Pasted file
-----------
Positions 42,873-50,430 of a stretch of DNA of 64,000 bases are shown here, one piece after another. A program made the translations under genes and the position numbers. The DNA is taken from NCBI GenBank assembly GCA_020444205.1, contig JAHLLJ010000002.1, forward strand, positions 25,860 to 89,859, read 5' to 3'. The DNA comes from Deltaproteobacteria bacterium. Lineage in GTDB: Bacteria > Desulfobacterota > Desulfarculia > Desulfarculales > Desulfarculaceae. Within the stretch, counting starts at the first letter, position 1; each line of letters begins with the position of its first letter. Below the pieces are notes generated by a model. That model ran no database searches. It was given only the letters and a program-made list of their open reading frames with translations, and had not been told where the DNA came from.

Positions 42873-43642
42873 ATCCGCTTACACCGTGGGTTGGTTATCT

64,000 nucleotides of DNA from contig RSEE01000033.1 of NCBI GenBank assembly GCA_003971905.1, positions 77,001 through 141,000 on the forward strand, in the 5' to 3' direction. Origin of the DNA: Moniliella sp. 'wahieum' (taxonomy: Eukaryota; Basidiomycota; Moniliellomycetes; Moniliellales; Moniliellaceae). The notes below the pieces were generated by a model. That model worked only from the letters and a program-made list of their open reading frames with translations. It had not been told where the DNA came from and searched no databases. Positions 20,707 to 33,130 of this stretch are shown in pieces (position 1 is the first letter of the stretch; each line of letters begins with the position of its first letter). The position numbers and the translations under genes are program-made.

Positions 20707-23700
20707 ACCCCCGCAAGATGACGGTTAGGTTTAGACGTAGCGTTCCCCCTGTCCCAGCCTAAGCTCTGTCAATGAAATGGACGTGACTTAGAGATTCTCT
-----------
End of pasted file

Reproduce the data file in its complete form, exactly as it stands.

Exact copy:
Positions 42,873-50,430 of a stretch of DNA of 64,000 bases are shown here, one piece after another. A program made the translations under genes and the position numbers. The DNA is taken from NCBI GenBank assembly GCA_020444205.1, contig JAHLLJ010000002.1, forward strand, positions 25,860 to 89,859, read 5' to 3'. The DNA comes from Deltaproteobacteria bacterium. Lineage in GTDB: Bacteria > Desulfobacterota > Desulfarculia > Desulfarculales > Desulfarculaceae. Within the stretch, counting starts at the first letter, position 1; each line of letters begins with the position of its first letter. Below the pieces are notes generated by a model. That model ran no database searches. It was given only the letters and a program-made list of their open reading frames with translations, and had not been told where the DNA came from.

Positions 42873-43642
42873 ATCCGCTTACACCGTGGGTTGGTTATCT

64,000 nucleotides of DNA from contig RSEE01000033.1 of NCBI GenBank assembly GCA_003971905.1, positions 77,001 through 141,000 on the forward strand, in the 5' to 3' direction. Origin of the DNA: Moniliella sp. 'wahieum' (taxonomy: Eukaryota; Basidiomycota; Moniliellomycetes; Moniliellales; Moniliellaceae). The notes below the pieces were generated by a model. That model worked only from the letters and a program-made list of their open reading frames with translations. It had not been told where the DNA came from and searched no databases. Positions 20,707 to 33,130 of this stretch are shown in pieces (position 1 is the first letter of the stretch; each line of letters begins with the position of its first letter). The position numbers and the translations under genes are program-made.

Positions 20707-23700
20707 ACCCCCGCAAGATGACGGTTAGGTTTAGACGTAGCGTTCCCCCTGTCCCAGCCTAAGCTCTGTCAATGAAATGGACGTGACTTAGAGATTCTCT